In any event, it must be emphasized once again that radiocarbon dating has no relevance one way or the other for the overall question of whether the earth is many millions of years old, since the scheme can only be used to reliably date specimens less than approximately 50,000 years old.Additional background is available in a well-written Wikipedia article on the topic [Radiocarbon2011], and in Richard Wiens' article [Wiens2002].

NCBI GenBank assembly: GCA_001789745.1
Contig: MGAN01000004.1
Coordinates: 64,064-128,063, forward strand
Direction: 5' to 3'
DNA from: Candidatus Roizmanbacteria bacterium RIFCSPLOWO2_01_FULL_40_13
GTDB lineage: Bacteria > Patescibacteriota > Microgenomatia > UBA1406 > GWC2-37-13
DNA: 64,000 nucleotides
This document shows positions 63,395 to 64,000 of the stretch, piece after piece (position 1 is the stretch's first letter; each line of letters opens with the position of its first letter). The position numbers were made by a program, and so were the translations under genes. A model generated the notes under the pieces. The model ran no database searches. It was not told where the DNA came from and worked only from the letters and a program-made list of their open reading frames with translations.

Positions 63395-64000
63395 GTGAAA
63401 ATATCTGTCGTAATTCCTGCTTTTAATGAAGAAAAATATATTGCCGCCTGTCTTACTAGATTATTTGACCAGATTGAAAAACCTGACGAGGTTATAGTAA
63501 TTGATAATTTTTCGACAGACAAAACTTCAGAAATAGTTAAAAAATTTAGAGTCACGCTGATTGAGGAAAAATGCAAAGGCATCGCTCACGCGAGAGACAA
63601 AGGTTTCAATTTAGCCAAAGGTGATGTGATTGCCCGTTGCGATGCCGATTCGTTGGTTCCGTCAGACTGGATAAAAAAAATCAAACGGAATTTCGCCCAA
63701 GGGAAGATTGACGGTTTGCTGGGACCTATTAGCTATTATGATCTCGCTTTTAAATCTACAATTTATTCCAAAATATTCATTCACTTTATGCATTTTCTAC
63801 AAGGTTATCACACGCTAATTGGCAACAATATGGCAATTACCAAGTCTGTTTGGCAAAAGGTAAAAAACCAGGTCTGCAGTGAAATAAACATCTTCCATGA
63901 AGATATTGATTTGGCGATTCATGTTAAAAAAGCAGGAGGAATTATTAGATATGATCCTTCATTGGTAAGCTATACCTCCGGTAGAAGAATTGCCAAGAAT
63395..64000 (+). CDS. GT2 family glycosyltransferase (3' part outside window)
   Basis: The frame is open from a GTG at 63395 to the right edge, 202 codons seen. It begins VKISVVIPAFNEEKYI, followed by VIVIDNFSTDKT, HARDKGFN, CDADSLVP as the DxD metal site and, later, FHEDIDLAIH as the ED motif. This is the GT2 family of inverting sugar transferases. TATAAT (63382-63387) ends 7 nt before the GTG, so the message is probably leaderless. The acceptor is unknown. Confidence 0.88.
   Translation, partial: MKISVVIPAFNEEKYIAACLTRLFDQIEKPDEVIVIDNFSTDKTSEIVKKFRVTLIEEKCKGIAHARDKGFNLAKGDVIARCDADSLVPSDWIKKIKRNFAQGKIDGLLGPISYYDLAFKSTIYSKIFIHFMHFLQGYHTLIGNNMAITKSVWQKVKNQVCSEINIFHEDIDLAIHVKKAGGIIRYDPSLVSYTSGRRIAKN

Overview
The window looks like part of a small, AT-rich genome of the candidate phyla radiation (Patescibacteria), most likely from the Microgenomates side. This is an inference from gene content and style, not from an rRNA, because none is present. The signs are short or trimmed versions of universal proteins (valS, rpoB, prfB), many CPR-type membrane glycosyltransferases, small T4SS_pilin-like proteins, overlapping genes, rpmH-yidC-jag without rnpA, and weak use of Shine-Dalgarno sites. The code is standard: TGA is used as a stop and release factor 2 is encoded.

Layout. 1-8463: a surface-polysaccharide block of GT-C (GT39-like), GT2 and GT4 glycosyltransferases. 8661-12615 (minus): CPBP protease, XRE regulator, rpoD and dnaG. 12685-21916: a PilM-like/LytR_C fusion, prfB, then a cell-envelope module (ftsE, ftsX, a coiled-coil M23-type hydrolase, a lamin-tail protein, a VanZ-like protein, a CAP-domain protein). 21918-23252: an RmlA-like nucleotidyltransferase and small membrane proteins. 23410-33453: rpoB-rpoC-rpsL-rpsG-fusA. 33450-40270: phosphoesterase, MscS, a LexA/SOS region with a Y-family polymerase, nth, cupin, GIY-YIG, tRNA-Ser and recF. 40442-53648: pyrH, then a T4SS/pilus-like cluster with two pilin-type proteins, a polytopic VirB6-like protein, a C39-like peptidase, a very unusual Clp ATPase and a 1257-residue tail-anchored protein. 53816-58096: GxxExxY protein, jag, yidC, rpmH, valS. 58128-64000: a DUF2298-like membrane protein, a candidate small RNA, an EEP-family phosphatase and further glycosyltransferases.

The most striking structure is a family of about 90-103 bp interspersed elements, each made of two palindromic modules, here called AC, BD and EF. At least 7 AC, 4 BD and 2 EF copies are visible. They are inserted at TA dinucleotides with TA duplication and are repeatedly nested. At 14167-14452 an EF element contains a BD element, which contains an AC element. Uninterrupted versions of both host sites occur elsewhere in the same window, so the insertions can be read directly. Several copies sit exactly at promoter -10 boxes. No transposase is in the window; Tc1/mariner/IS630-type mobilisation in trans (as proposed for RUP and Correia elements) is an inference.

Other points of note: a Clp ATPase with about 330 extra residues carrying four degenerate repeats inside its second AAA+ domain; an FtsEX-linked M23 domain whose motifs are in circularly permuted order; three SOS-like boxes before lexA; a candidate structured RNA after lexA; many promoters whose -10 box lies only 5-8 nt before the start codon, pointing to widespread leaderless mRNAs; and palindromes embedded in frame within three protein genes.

However, in the scientific results mentioned by Brown, the dates come from different mammoth specimens.
Carbon-14, or radiocarbon, is a naturally occurring radioactive isotope that forms when cosmic rays in the upper atmosphere strike nitrogen molecules, which then oxidize to become carbon dioxide.
Green plants absorb the carbon dioxide, so the population of carbon-14 molecules is continually replenished until the plant dies.
Carbon-14 is also passed onto the animals that eat those plants.
After death the amount of carbon-14 in the organic specimen decreases very regularly as the molecules decay.